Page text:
Ball golf is harder. Tell me I'm wrong.

Anyone who's played both knows golf is significantly more difficult than disc golf, for a variety of reasons.

Putting: what the ground does between your lie and the hole is paramount in golf. Really doesn't matter in disc golf

Scale: trying to hit a 4" hole from 250 -400 yards away in a vs a 2ft basket from 250-400ft away. Golf involves hitting a target target about 1/6 the size from approx 3x the distance.

Discs are thrown directly with your hand, vs swinging a 3-4ft stick to propel the ball makes controlling disc much more intuitive, and therefore easier. Golf requires better hand/eye coordination.

And last but not least:
Way more costly to bag hundreds of top rated golf courses vs an equal #of top rated DG courses. 😉
 
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I've found disc golf to be much harder. Physically and mentally.

Physically, I've had to hike up some hills and cliffs that golfers would never have to deal with. And never the offer of a ride. Not to mention the briars I've had bloody battles with on the course.

Mentally, I doubt golfers ever have to choose their balls or clubs from a thousand approved models in a hundred different plastic formulations and dozens of weight options. And that's before making the decorating schemes of colors and stamps. Sure, golfers have to weigh quality and costs when choosing products, but they're not faced with the choice of a million variations.

So, yeah, maybe it's a lot harder for them to control their shots and hit their target, but that's not everything, you know.
Have you ever looked at the choices of equipment you have to choose from in real golf? I won't even go into grip and shaft selections. I got into disc golf because regular golf was just too damn expensive.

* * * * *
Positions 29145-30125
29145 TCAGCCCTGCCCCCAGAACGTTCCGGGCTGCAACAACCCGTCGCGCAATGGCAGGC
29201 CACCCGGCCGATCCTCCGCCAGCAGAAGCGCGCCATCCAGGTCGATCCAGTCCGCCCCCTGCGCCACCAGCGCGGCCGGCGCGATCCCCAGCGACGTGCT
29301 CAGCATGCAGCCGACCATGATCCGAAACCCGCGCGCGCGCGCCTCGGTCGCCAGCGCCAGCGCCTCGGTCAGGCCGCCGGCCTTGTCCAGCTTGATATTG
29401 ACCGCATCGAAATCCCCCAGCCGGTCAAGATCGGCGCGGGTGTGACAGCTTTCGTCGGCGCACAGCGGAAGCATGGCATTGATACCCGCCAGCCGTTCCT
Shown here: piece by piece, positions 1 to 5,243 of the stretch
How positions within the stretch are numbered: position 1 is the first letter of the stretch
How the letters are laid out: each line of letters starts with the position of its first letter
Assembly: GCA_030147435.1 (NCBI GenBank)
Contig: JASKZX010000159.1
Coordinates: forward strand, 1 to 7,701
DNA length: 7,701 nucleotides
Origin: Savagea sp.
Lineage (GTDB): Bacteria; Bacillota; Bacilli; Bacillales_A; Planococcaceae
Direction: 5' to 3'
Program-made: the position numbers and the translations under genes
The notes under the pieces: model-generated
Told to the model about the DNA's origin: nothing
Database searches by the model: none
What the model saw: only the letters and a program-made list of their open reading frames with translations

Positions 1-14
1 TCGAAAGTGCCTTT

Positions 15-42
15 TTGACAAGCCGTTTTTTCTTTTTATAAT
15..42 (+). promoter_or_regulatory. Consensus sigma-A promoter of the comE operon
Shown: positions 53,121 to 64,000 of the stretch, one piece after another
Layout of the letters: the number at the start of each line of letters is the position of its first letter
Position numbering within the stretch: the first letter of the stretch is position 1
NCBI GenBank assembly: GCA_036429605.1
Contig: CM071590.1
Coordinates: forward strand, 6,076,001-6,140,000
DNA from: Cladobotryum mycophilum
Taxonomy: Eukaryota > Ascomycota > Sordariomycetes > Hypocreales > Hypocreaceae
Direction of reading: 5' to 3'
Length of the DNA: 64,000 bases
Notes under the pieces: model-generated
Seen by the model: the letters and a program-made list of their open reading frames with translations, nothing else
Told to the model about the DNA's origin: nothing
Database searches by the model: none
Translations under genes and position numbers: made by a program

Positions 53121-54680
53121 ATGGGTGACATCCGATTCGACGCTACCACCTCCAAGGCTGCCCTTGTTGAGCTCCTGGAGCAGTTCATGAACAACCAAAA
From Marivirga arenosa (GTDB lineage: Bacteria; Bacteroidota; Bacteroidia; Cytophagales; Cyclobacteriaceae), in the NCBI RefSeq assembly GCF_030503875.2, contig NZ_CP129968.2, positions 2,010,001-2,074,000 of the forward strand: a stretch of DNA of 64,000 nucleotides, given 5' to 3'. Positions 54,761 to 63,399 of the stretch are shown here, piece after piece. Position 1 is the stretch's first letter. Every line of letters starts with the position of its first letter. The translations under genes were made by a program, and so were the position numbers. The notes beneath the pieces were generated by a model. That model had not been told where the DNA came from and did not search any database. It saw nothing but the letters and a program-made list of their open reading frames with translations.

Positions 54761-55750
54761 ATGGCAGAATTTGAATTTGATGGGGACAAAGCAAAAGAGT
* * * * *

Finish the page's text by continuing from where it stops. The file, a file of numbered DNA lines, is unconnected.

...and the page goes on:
Not wrong. Hard enough to even hit the ball. Even harder when the clubs are Grandpa's from 1960 or something like that. 1-4 persimmon woods and 2-9 forged irons, no fancy metals or cavity backs or "hybrids" or anything. Putter for that set? Just another iron with no loft. Only played 27 par-3 holes ever and that was enough. Bowling has been much more my thing.

It would be cool if I could buy a full set of discs at once that are clearly designed as a set, though.
 
I don’t think it makes much sense to compare the difficulty of sports in which you compete against other humans. The difficulty is set by the skill of your opponent. We can say that the competition is more skilled in ball golf. The sport is older, more people play it, the coaches and training infrastructure is more professional, there is more money involved. However, the difficulty of playing the sport itself is a different discussion.

Yes, it is harder to get birdies in ball golf. Yes, ball golf requires more precision as you are swinging a longer lever at a tiny ball. Yes, you can lose a lot more strokes on the putting green in ball golf. However those are not good arguments for saying ball golf is easier. We wouldn’t call basketball easier than soccer because more points are scores in basketball games. I think it is more useful to look into different aspects of the sport and stipulate which aspect is more difficult in the sport that we are comparing. Id say soccer is more demanding of your ability to run fast whereas basketball requires higher agility.

Comparing ball golf and disc golf in this way I’d say these are the ‘difficult’ aspects of either ball golf or disc golf.